by: ERIK DRESSER Oregon State's Mike Remmers (right) wards off an opposing defensive lineman.

CORVALLIS - For the essence of Mike Remmers in a nutshell, consider this quote:

'I'm a nice person. On the field, I try not to be.'

Good guy. Bad-ass football player.

At least that's the goal for Oregon State's senior left tackle, the Beavers' best and most consistent offensive linemen entering the 2011 season.

The 6-4, 305-pound Jesuit High graduate is the most experienced player on the team, with 32 career starts dating to his redshirt freshman season in 2008.

Each season, O-line coach Mike Cavanaugh seems to pick one of his troops as the likeliest to dominate his opponents during the upcoming campaign. This year, it's Remmers.

'He can be dominant,' Cavanaugh says. 'He has all the tools. He's big and athletic and has good work ethic. He just has to want it. He has to get out on that field and get it done.'

Cavanaugh has moved Remmers from right tackle to the all-important left tackle spot to protect the backside of right-handed quarterback Ryan Katz. If that puts more pressure on Remmers to get the job done, he seems impervious.

'I felt pressure playing on the right side,' Remmers says. 'It's the same thing. I'm going to go out there and give 100 percent every play. I'm not really worried about the pressure.'

Remmers is among the unlikeliest of Oregon State's honors candidates. He walked on at OSU and didn't receive a scholarship until his fourth season in the program, before his junior year of eligibility.

A starter on Jesuit's state championship squads of 2005 and '06, Remmers was only second-team all-Metro League as he played on a Crusader team full of standouts. Among his teammates who have gone on to play Division I ball are OSU teammate Michael Lamb, Owen Marecic (Stanford), Raphiel Lambert (Boise State), Sean Williams (Yale), Dan Wagner (Washington State), Paul Weatheroy (Air Force) and Adam Kleffner (Portland State).

At 225 pounds as a senior, Remmers was lost in the college recruiting shuffle.

'I didn't get one offer,' Remmers recalls. 'Eastern Washington was like talking to me about walking on.'

The Remmers' family legacy to Oregon State paid off, however. Mike's father, Wally, was a starting offensive guard at OSU in the mid-1970s. His brother, Vic, played basketball there from 2002-05.

One day in the winter of 2007, Jesuit coach Ken Potter beckoned Mike to his office, where OSU assistant coach Jay Locey was waiting.

'I said, 'That's a guy I want to talk to,' ' Remmers says. 'He said I could walk on. I was pretty happy about that.

'I've been a Beaver fan my whole life. We came to Beaver games all the time. I've always fancied the orange and black. If I hadn't gotten the opportunity to play football, I'd have still gone to school here.'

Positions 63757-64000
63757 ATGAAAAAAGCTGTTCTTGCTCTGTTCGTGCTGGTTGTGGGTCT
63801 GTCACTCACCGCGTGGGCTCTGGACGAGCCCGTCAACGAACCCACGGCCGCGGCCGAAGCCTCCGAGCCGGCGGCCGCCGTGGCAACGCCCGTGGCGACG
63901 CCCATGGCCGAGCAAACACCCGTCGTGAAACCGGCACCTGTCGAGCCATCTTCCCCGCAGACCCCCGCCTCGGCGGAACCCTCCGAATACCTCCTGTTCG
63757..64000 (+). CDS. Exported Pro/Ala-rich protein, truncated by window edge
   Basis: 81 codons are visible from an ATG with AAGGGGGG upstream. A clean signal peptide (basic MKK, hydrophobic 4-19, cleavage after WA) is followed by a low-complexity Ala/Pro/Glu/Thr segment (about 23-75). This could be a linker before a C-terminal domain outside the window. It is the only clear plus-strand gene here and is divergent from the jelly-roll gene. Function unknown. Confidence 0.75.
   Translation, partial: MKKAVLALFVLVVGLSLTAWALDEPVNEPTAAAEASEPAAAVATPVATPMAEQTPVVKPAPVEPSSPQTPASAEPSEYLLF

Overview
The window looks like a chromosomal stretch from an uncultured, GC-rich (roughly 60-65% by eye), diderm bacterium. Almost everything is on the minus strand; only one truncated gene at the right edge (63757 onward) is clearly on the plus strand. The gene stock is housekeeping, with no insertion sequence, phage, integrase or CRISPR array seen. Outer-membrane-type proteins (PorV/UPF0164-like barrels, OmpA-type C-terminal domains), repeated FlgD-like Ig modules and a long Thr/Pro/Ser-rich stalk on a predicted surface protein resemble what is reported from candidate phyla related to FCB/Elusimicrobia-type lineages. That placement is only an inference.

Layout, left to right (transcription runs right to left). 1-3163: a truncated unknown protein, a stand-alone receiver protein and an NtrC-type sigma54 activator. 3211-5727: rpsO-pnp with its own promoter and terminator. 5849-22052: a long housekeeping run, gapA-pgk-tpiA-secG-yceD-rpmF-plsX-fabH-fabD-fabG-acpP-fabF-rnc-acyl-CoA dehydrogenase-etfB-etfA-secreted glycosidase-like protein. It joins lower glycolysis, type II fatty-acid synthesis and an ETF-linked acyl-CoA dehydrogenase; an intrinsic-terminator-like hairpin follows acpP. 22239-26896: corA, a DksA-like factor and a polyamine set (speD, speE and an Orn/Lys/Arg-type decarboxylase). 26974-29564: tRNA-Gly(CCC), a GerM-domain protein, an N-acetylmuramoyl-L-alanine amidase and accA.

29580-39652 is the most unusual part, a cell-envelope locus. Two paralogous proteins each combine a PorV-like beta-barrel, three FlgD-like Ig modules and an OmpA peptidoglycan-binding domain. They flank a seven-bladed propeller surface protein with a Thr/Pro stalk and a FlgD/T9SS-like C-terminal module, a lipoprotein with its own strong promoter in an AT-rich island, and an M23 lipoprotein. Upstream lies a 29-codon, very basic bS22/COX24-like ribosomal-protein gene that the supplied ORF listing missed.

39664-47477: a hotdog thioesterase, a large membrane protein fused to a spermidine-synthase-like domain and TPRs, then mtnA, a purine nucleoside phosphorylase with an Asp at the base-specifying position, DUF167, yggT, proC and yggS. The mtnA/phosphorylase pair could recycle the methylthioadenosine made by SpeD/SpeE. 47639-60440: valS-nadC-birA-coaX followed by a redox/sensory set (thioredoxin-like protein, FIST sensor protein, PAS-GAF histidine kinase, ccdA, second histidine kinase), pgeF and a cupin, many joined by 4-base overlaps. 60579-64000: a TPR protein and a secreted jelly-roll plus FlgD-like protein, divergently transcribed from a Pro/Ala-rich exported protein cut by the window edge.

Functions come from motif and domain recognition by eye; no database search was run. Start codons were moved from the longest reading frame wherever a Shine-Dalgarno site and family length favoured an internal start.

By his redshirt freshman season, Remmers had bulked up to 280 pounds. Good thing. Senior Tavita Thompson was ruled ineligible by the NCAA, and Remmers wound up starting the first seven games.

'I got thrown into the fire,' he says. 'It was kind of scary at first. When I look back on it, I think, 'What was I thinking on certain plays when I totally blew it?' But for how young and inexperienced I was, it went pretty well.'

Remmers has blossomed under the sometimes imposing, often intimidating tutelage of the fiery Cavanaugh.

'It's been an awesome experience,' Remmers says. 'At first, it was kind of weird, him yelling and screaming all the time. That's his on-field persona. Off the field, he's the nicest guy in the world. He cares a lot about all of us. He's a very loving person. But on the field, it's strictly business.

'Cav's a great coach. He knows everything about the O-line. Ask him any question and he'll tell you exactly what to do to get the job done on the field.'

Remmers has improved his strength, but his savvy and mastery of technique are his biggest assets.

'I'm not as strong as I want to be. I'm not a Stephen Paea,' he says. 'Strength is really important, but technique is even more important. You can be the strongest guy in the world, but if you don't have technique you're not going to be able to block anyone.

'Having all the starts really helps. By being out on the field, you can develop good habits. Now I see something going on and I'll react the right way. If you're a younger guy with little experience, you're more nervous. I feel pretty comfortable right now.'

Remmers is uncomfortable with the way the OSU O-line performed last season.

'It was pretty upsetting,' he says. 'I wish we'd had more success than we did. But we're using that as motivation for this season. We want to dominate the trenches.'

Told that many are writing off Oregon State after its 5-7 record last season, Remmers shakes his head.

'When do people not write us off?' he asks. 'No one has expected us to have the success we've had the past five or six years. We like being the underdogs.

'We're going to have a good season. I want to end my senior year with a bang. I want this thing to have a happy ending.'

Remmers, who will graduate with a degree in new media communications this fall, is looking toward an NFL future.

'That would be a dream come true,' he says.

If it's a long shot, well, so was getting a scholarship at OSU.

'I earned it,' he says. 'For all the players who are considering walking on or are currently walking on at Oregon State, I hope it gives them inspiration to keep working hard. Good things can happen.'

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